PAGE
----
In 2020, the Earth broke the previous record for shortest astronomical day, set in 2005. In effect the Earth broke the record 28 times in 2020, and it's still spinning faster. While Earth is, on average, pretty reliable and takes 86,400 seconds to rotate around its axis, this is not perfect.
”When highly accurate atomic clocks were developed in the 1960s, they showed that the length of a mean solar day can vary by milliseconds (1 millisecond equals 0.001 seconds),” write Graham Jones and Konstantin Bikos on TimeandDate.com.
How fast or slow the Earth spins can be impacted by various factors.
Changes in the atmosphere, specifically atmospheric pressure around the world, and the motions of the winds that may be related to such climate signals as El Niño are strong enough that their effect is observed in the Earth’s rotation signal, David A. Salstein, an atmospheric scientist from Atmospheric and Environmental Research, pointed out
LiveScience reports the Earth has actually been slowing down for the last several decades. When the time it takes earth to make a full rotation deviates from the Coordinated Universal Time (UTC) by more than .4 seconds, the UTC is adjusted.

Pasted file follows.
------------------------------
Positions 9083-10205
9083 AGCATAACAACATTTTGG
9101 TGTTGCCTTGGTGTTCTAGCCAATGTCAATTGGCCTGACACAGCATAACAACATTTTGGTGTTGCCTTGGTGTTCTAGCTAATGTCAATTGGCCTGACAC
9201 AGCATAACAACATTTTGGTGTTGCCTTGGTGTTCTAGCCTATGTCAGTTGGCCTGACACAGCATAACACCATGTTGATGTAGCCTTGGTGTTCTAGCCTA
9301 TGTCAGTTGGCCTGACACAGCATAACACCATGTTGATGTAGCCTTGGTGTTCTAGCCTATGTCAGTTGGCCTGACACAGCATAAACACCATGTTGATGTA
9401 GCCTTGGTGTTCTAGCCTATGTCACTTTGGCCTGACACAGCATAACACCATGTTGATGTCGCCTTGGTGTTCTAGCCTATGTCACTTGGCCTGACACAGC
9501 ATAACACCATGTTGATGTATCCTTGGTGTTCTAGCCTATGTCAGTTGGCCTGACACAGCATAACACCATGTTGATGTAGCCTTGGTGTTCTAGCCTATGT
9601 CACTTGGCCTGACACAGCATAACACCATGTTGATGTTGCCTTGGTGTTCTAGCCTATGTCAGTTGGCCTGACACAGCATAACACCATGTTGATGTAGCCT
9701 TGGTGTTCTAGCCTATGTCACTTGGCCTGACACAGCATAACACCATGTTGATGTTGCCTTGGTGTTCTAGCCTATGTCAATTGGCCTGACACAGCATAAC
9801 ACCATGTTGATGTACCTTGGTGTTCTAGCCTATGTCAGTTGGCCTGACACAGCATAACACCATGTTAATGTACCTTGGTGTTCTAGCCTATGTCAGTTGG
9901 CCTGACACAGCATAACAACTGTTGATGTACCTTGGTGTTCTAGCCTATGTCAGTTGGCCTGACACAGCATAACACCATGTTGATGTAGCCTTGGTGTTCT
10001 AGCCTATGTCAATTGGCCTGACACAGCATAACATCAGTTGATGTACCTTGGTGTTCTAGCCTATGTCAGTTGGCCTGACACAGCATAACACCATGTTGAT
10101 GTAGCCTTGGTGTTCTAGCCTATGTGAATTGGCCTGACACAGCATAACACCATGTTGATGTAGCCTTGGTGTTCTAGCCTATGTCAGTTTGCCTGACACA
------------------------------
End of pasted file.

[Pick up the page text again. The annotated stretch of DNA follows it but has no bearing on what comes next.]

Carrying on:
Scientists have been adding a “leap second” every year-and-a-half on average. The last one was added on December 31, 2016.
Since the Earth has sped up, scientists believe each astronomical day in 2021 will be 0.05 milliseconds shorter, and over the course of the year, it adds up to a 19 millisecond difference.
It's quite possible that a negative leap second will be needed if the Earth's rotation rate increases further, but it's too early to say if this is likely to happen, physicist Peter Whibberley of the National Physics Laboratory in the U.K. said.
There are also international discussions taking place about the future of leap seconds, and it's also possible that the need for a negative leap second might push the decision towards ending leap seconds for good.
The average person may not notice a leap second being taken away or the ones that have been added, but they will impact things like navigation, spaceflight, computer networks and astronomers. The last time every day of a calendar year was shorter than 86,400 seconds was in 1937, according to TimeandDate.com
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